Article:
Ostermann [30] add ideas from attribute grammars to get reusable tree traver-
sals. As also pointed out by Black [3], an often neglected factor about solutions
to EP is the complexity of term creation. That complexity increases from one
work to the next in the above literature. The symptom develops to the extent
that it takes Rendel, Brachth¨auser and Ostermann 12 non-trivial lines of code to
create a term representing “3+5”. Of course, those 12 lines are not for the latter
task exclusively and enable far more reuse. Yet, those 12 lines are inevitable for
term creation for “3 + 5”, making that so heavyweight. The latter work uses au-
tomatic code generation for term creation. So, the ADT user has a considerably
more involved job using the previous object algebras technologies for EP than
that of ours. Additionally, our object algebras themselves suffer from much less
syntactic noise. Defining functions on ADTs is slightly more involved in the C++
LMS-EPS than object algebras for the EP. For example, pretty-printing for NA
8 67 0/doc/html/variant.html
takes 12 (concise) Scala lines in the latter work, whereas that is 14 (syntactically
noisy) C++ lines in ours.
Garrigue [9] solves EP using global case definitions that, at their point of
definition, become available to every ADT defined afterwards. Per se, a function
that pattern matches on a group of these global cases can serve any ADT con-
taining the selected group. OCaml’s built-in support for Polymorphic Variants
[9] makes definition of both ADTs and functions on them easier. However, we
minimise the drawbacks [3] of ADT cases being global by promoting them to
Swierstra’s Datatypes `a la Carte [34] uses Haskell’s type classes to solve EP.
In his solution too, ADT cases are ADT-independent but ADT-parameterised.
He uses Haskell Functors to that end. Defining functions on ADTs amounts
to defining a type class, instances of which materialising match statements for
their corresponding ADT cases. Without syntactic sugaring, term creation can
become much more involved than that for ordinary ADTs of Haskell. Defining
the syntactic sugar takes many more steps than us, but, makes term creation
straightforward. Interestingly enough, using the Scala type classes [24] can lead
to simpler syntactic sugar definition but needs extra work for the lack of direct
support in Scala for type classes. In his machinery, Swierstra offers a match that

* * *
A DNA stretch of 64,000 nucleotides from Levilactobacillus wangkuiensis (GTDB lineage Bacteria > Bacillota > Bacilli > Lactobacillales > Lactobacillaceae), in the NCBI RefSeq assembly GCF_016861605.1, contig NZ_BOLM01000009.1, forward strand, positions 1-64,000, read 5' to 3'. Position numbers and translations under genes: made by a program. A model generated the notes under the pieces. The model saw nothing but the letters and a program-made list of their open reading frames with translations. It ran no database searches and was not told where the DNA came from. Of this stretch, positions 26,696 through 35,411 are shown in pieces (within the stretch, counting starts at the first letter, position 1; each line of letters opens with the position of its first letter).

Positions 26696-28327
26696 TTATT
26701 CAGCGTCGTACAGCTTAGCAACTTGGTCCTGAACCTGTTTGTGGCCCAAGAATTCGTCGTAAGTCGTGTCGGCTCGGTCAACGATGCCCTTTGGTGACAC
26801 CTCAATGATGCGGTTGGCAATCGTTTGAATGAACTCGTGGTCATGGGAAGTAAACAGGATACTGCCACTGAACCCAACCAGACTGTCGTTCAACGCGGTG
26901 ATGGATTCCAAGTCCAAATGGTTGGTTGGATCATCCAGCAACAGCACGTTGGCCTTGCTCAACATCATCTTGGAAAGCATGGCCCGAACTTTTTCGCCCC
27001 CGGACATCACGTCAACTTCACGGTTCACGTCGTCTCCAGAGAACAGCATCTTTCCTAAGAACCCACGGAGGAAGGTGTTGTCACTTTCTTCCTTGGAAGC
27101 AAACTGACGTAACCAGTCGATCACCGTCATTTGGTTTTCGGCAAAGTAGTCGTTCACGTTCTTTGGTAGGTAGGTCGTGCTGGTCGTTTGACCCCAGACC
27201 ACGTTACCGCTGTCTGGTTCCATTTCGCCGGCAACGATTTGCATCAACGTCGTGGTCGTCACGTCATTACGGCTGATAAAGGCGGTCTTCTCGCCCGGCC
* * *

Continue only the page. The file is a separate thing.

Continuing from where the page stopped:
is used for monadically inspecting term structures.
Bahr and Hvitved extend Swierstra’s work by offering Compositional
Datatypes (CDTs) [1]. They aim at higher modularity and reusability. CDTs
support more recursion schemes, and, extend to mutually recursive data types
and GADTs. Besides, syntactic sugaring is much easier using CDTs because
smart constructors can be automatically deduced for terms.
Later on, they offer Parametric CDTs (PCDTs) [2] for automatic α-equivale-
nce and capture-avoiding variable bindings. PCDTs achieve that using Difun-
tors [19] (instead of functors) and a CDT encoding of Parametric Higher-Order
Abstract Syntax [5]. Case definitions take two phases: First an equivalent of
our case components need to be defined. Then, their case components need to
be materialised for each ADT, similar to but different from that of Haeri and
Schupp [14,11].
The distinctive difference between C4C and the works of Swierstra, Bahr,
and Hvitved is the former’s inspiration by CBSE. Components, in their CBSE
sense, ship with their ‘requires’ and ‘provides’ interfaces. Whereas, even though
the latter works too parametrise cases by ADTs, the interface that CDTs, for
instance, define do not go beyond algebraic signatures. Although we do not
present those for C++ LMS-EPS here, C4C goes well beyond that, enabling easy
solutions to the Expression Families Problem [23] and Expression Compatibility
Problem [16] as well as GADTs. The respective article is in submission.
8 Conclusion
In this paper we show how a new C4C encoding of ADTs in C++ can solve EP
in a way that is reminiscent to the Scala LMS-EPS. On its way, our solution
gives rise to simple encodings for object algebras and object algebra interfaces
and relates to Datatypes `a la Carte ADT encodings.
Given the simplicity of our encoding for object algebras and object algebra
interfaces in the absence of heavy notation for term creation, an interesting fu-
ture work is mimicking the earlier research on object algebra encodings for EP.
We need to investigate whether our technology still remains simple when we
take all the challenges those works take. Another possible future work is exten-
sion of our (single dispatch) mechanism for implementing functions on ADTs
to multiple dispatch. Of course, C++ LMS-EPS needs far more experimenta-
tion with real-size test cases to study its scalability. Finally, we are working on
a C++ LMS-EPS variation that, unlike our current presentation, structurally
implements functions on ADTs. The latter variation has thus far presented itself
as a promising vehicle for also delivering multiple dispatch.
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A C++ Features Used
A C++ struct (or class) can be type parameterised. The struct Sbelow,
for example, takes two type parameters T1 and T2:
template<typename T1, typename T2> struct S {...};
Likewise, C++ functions can take type parameters:
template<typename T1, typename T2> void f(T1 t1, T2 t2) {...}
From C++20 onward, certain type parameters need not to be mentioned
explicitly. For example, the above function fcan be abbreviated as:
void f(auto t1, auto t2) {...}
A (template or non-template)struct can define nested type members. For
example, the struct Tbelow defines T::type to be int:
struct T {using type = int;};
Nested types can themselves be type parameterised, like Y::template type:
struct Y {template<typename>using type = int;};
C++17 added std::variant as a type-safe representation for unions. An in-
stance of std::variant, at any given time, holds a value of one of its alternative
types. That is, the static type of such an instance is that of the std::variant it